When I go to my neighborhood Middle Eastern joint, Oasis, my order is always the same: The falafel plate with pickled onions, tahini, hot sauce, red cabbage and hummus… and make it snappy! Okay, I don’t say that last part.
Let me tell you, the last time I got so much pleasure for 6 dollars, I was 13 and slightly obsessed with Wet N’ Wild glitter nail polish. The thought that I could make hummus anywhere near as silky smooth and luscious as they so masterfully serve never even occurred to me, and I was okay with that. “Leave the hummus to the pros” was my attitude. However, that recently changed.
Last weekend I was thumbing through my favorite cookbook of 2011, Melissa Clark’s tirelessly enjoyable Cook This Now. While drinking my morning coffee, I happened upon a hummus recipe that bears as much resemblance to store-bought hummus as lightning does to a lightning bug. It’s a bit garlicky, a bit lemony and a bit spicy. It’s mild and creamy with a rich, toasty flavor from the fresh chickpeas. With the day stretched out before me, I was not so daunted by the idea of using freshly cooked chickpeas. They require little more than boiling water and time, both of which I had plenty of. If you’re feeling particularly ambitious, and on this rainy Saturday I was, it is suggested that you peel the cooked chickpeas. Even I was not about to peel every single one, but I did peel about half of them while watching Beverly Hills 90210 reruns. Hey… I said it was a rainy Saturday.
My newfound recipe is a gem, indeed, but this does not mean I will abandon my neighborhood falafel palace. What they do there, with grace and ease, is magic. What it does mean is that at least part of that magic has been gleefully demystified in my little Irish-Italian kitchen. Enjoy.
Melissa Clark, Cook This Now
MAKES ABOUT 3 ½ CUPS
Freshly squeezed juice of 1 lemon, plus additional for serving
1 teaspoon kosher salt
½ teaspoon ground cumin
½ teaspoon freshly ground black pepper
1 fat garlic clove or 2 smaller cloves, finely chopped
Pinch cayenne, plus additional for serving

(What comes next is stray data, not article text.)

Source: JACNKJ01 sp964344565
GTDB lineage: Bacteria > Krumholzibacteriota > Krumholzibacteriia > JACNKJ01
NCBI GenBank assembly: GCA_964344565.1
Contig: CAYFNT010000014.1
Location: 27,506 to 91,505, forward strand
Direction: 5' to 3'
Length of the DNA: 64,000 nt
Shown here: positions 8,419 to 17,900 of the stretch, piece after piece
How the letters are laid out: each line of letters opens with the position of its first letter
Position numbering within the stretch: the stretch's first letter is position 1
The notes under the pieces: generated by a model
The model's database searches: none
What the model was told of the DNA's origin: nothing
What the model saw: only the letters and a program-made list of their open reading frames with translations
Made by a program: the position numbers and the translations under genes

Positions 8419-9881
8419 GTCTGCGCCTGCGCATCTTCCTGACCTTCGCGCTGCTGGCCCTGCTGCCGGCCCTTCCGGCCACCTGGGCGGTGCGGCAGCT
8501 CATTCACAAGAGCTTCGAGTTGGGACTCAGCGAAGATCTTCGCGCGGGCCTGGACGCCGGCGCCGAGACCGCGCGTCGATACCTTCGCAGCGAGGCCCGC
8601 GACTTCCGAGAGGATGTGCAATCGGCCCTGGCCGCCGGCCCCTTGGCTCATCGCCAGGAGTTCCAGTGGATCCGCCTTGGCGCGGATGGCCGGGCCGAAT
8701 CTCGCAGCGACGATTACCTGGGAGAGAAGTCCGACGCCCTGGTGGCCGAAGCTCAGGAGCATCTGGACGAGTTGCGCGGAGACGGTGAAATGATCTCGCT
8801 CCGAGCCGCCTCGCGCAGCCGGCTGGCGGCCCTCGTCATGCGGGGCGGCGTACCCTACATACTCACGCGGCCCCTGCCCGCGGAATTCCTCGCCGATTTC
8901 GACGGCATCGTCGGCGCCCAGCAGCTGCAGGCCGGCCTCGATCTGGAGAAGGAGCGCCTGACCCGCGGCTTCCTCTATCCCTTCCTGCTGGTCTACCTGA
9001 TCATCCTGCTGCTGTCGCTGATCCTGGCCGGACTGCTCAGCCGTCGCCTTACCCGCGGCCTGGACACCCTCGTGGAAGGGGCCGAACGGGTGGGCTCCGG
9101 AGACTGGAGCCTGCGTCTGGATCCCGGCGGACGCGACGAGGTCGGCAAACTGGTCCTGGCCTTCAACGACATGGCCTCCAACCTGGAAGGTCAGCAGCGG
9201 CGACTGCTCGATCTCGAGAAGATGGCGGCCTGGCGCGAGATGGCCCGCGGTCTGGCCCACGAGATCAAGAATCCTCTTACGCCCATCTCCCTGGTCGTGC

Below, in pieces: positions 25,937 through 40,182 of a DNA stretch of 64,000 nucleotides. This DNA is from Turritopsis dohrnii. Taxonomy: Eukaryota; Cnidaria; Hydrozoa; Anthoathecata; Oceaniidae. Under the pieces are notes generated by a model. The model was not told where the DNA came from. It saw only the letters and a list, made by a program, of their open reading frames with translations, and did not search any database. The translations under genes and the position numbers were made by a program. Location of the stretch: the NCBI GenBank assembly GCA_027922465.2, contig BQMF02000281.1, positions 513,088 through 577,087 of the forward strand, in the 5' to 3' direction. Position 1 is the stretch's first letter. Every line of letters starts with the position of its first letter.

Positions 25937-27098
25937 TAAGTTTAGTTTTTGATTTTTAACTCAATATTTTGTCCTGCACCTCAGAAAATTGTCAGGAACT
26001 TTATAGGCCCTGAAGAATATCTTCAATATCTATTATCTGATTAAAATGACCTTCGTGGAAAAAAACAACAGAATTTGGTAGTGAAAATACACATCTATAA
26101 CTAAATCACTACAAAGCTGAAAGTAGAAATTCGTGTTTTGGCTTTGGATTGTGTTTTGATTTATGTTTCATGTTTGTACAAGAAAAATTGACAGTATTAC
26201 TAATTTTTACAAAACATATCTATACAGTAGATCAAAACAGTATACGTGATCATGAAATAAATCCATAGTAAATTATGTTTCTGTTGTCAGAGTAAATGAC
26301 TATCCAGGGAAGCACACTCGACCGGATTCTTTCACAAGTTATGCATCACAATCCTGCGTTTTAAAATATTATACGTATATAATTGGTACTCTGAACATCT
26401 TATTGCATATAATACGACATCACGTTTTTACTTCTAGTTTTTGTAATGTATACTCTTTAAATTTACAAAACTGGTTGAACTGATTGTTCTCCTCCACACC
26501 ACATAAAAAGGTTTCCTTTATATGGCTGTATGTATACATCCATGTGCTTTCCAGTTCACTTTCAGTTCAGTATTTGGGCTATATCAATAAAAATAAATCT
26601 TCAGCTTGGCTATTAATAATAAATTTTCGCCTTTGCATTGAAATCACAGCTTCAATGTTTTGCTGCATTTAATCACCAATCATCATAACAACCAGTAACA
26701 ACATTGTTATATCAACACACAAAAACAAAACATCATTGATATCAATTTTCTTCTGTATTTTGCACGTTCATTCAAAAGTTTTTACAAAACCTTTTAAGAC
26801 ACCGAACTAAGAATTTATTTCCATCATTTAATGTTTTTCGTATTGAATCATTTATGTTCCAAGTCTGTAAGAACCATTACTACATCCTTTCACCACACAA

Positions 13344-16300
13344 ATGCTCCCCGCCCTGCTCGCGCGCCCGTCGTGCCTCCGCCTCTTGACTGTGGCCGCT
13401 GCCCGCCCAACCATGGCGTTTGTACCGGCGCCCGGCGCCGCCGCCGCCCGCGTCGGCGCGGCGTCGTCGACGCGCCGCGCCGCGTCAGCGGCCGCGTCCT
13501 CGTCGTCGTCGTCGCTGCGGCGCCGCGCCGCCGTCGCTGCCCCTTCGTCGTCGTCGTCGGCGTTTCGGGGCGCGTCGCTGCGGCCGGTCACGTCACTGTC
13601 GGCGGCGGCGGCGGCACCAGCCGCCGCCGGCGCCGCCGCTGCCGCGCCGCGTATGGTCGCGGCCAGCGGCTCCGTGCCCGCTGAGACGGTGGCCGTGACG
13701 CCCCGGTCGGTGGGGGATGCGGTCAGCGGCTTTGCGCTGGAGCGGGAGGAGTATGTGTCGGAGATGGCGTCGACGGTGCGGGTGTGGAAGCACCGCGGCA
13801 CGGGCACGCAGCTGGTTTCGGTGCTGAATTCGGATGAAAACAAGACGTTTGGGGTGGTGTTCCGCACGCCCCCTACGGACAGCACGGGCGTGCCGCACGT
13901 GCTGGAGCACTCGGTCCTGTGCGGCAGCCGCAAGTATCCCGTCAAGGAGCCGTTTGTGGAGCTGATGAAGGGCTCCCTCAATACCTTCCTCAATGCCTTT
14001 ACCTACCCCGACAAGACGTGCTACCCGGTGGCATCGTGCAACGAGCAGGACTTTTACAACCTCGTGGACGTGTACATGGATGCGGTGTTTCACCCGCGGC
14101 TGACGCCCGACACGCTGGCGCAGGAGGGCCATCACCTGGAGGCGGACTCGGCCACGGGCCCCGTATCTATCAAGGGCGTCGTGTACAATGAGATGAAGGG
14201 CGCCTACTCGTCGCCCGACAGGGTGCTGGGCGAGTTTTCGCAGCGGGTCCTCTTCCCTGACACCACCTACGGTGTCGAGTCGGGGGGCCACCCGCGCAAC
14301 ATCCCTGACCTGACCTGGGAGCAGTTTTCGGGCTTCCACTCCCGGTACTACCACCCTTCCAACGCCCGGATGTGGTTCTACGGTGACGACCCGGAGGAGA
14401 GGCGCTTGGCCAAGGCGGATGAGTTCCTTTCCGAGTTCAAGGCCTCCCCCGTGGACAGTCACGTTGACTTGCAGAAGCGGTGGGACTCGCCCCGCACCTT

1/3 cup tahini
3 cups cooked chickpeas, preferably cooked up from dried peas
½ cup extra-virgin olive oil, plus additional for drizzling
Cumin salt or flaky sea salt, for serving (see My Two Cents below)
Combine the lemon juice, salt, cumin, black pepper, garlic, and cayenne in a food processor. Pulse the mixture a few times until the liquid whirls around just enough to blend together. Drop in the tahini and ½ cup water.
Pulse until smooth. Add the chickpeas and puree until smooth and creamy. This might take several minutes, but stick with it. With the motor running, drizzle in the oil until the mixture is combined. Taste and adjust the flavors if you think it needs it; you might need to add a pinch of salt. If you do, dissolve it first in a few drops of lemon juice or warm water first to allow for easy distribution.
Spread the hummus on a plate. Top it with a generous drizzle of olive oil, a squeeze of lemon juice and a dash of cayenne. Finish with a sprinkling of cumin salt or sea salt.
*My two cents: Cumin salt is merely 2 parts sea salt to 1 part cumin. Mix and use in the hummus as well as on top.
Melissa Clark is careful to point out that, while canned chickpeas could certainly be used and would taste just fine, the “Stupendous” part of the title would no longer apply.
Crudite, pita bread and pita chips are all lovely partners for the hummus.
Tahini is a nutritious sesame paste worth investing in. It’s not terribly expensive, but one may be deterred from buying it because they wonder what else they can use it in. Tahini is also excellent swirled into a vinaigrette for salads or mixed into a dip for grilled chicken skewers.